Playing with Genre: Beth Ann Fennelly’s Heating & Cooling

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Although many individual pieces of Beth Ann Fennelly’s latest book, Heating & Cooling: 52 Micro-Memoirs (W.W. Norton, 2017) were published in poetry journals such as American Poetry Review, the collection’s subtitle leaves room to wonder. Poetry—prose poetry, to be exact—or memoir, then? The answer is that, in Heating & Cooling, Fennelly is playing with genre, which she began doing in her debut poetry collection, Open House (W.W. Norton, 2009), and continued in Unmentionables (W.W. Norton, 2009). But whether you call these pieces poetry or memoir, they showcase Fennelly’s signature freshness and candor.

Some pieces are just a line or two; some are a paragraph; some are several pages. Some of the pieces have repeated titles, creating a de facto series (a structural element common to contemporary poetry collections), as in the pieces titled “Married Love.” Taken as a collection, these pieces act less as a narrative or memoir than as tiny snapshots and meditations on Fennelly’s life: her marriage, her children, the death of her sister, and the aftermath of her mother’s cancer. These pieces are autobiographical, often musing on money or sex, then slipping into an image or a reverie, as in “What I Learned in Grad School”:“Once, a rival poet (we were all suddenly rivals) confessed he had a secret font. He called it the ‘Publish Me’ font… we asked him the name of this font, but he always declined to share.”

These themes will be familiar to readers of Fennelly’s previous work—the struggles of a mother and wife to find time to herself and time to write, the struggles of sexual desire, her quarrels with Catholicism, with money and career, and with the modern dilemmas of a woman who, as we say, “has it all.” But Heating & Cooling also includes more about her family of origin than Fennelly’s previous books. Of all the pieces in the collection, these are the most poignant, and contain the most internal pressure and surprise. Fennelly’s poems have always been clever and funny, but some of the pieces dealing with her family of origin are so cutting and sad that they made me catch my breath. Here’s “Disharmony”:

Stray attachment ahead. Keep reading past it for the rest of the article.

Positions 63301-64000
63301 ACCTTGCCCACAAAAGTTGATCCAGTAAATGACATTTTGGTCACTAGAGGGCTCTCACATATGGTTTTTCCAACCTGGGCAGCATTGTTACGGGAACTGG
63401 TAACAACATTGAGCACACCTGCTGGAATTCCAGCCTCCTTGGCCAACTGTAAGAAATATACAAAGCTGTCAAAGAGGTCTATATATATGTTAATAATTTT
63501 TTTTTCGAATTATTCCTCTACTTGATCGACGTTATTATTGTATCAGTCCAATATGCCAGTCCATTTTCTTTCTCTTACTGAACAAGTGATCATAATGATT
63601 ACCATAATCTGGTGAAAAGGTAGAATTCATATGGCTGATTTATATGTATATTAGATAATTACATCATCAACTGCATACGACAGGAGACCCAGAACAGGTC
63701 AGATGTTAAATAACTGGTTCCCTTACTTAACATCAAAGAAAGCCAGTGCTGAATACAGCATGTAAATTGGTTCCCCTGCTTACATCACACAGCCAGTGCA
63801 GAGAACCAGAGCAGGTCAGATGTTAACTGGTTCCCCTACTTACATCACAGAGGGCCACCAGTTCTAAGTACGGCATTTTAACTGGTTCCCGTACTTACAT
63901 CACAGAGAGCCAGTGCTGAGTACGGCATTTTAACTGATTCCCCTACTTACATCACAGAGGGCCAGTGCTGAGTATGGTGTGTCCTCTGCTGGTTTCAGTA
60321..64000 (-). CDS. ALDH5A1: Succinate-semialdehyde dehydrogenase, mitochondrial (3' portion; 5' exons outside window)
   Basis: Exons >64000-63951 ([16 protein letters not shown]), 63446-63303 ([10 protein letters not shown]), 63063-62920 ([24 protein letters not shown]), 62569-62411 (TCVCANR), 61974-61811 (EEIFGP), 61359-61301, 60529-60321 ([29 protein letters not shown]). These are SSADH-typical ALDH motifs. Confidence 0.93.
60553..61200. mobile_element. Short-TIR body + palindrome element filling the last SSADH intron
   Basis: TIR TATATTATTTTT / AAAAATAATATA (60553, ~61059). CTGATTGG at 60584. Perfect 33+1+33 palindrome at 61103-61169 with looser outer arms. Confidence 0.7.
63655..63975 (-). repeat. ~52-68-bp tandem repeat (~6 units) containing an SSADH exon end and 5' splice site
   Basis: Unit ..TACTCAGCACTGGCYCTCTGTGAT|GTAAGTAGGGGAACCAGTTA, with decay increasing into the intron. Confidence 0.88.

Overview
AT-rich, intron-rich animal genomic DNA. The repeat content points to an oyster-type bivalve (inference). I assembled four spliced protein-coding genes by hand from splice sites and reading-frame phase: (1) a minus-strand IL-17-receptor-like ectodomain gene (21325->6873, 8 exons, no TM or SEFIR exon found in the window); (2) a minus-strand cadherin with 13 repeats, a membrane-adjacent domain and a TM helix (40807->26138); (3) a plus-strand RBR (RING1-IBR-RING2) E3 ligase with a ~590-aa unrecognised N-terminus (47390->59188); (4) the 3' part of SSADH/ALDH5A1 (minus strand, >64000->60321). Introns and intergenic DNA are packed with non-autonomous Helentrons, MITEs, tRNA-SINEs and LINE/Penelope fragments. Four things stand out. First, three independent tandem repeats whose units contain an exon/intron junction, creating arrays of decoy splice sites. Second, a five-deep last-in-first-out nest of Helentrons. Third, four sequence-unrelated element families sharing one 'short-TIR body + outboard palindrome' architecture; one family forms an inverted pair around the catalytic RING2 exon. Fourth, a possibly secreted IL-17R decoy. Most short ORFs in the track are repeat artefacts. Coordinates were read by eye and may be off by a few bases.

My mother and I argued about her eHarmony profile. I thought she should list her age as seventy-four…
But I don’t feel seventy-four, she’d insist.
Our argument was not long-lived. The lumps turned out to be cancer. After her double mastectomy, she underwent a slow rotation in front of the mirror. After that, she deleted her profile.

The banality of the discussion of a mother and daughter arguing about a dating profile, juxtaposed with the mother’s cancer and subsequent surgery, comes to an elegant but somber ending. It’s this kind of casual, off-handed, nearly humorous detail that Fennelly uses so well throughout the book to complicate the darker notes.

Fennelly also discusses academia and money with a natural frankness and ease. “Salvage”—about her father-in-law’s health problems—shows that these issues are complex for the author, and the language in these pieces is more prose-like than poetic. From “Salvage”: “Tommy’s parents wave from the porch as our minivan pulls up. His dad smiles, and that’s when I see he’s missing about half his teeth.” And later there’s “Addendum to Salvage,” here in its entirety: “Won a thousand dollars in a literary contest for one of these essays. / Bought my father-in-law a tooth.”

Longer pieces, like “The Grief Vacation,” deal with the complex and disorienting comfort of returning to everyday—in this case, professional—settings from a place of grief. This piece has Fennelly speaking at a writer’s conference soon after her sister’s death. Fennelly writes this piece in the third person, perhaps to gain bit of distance from her own sadness. At times, the piece takes on a surreal edge, as Fennelly describes grief as a garment: “She stepped back into her suit of grief.” Here’s more from “The Grief Vacation”:

Three weeks after her sister died, she was scheduled to speak at a writer’s conference… Her husband kept assuring her she could cancel: she was grieving… But she was getting better, sort of… (the student) questioned her, but only about her books. Her books! Her news has not reached this outlying kingdom.

If you’re a fan of Beth Ann Fennelly’s previous books of poetry, which had many poems bordering the hybrid edge of prose, you will be a fan of this book of “mini-memoirs.” And if you’re not a poetry fan, but a memoir fan, and happen to read this review? Heating & Cooling will work for you, too. Whether you read it as poetry or memoir, this collection will invite you into the delicate balance between the challenging, sometimes squalid, human condition and the beauty and sadness of the transcendent.

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Author photograph © Mike Stanton.


Jeannine Hall Gailey recently served as the second Poet Laureate of Redmond, Washington. She is the author of five books of poetry: Becoming the Villainess, She Returns to the Floating World, Unexplained Fevers, The Robot Scientist’s Daughter, and her most recent, Field Guide to the End of the World, winner of the Moon City Press Book Prize. Her web site is www.webbish6.com and you can follow her on Twitter @webbish6. More from this author →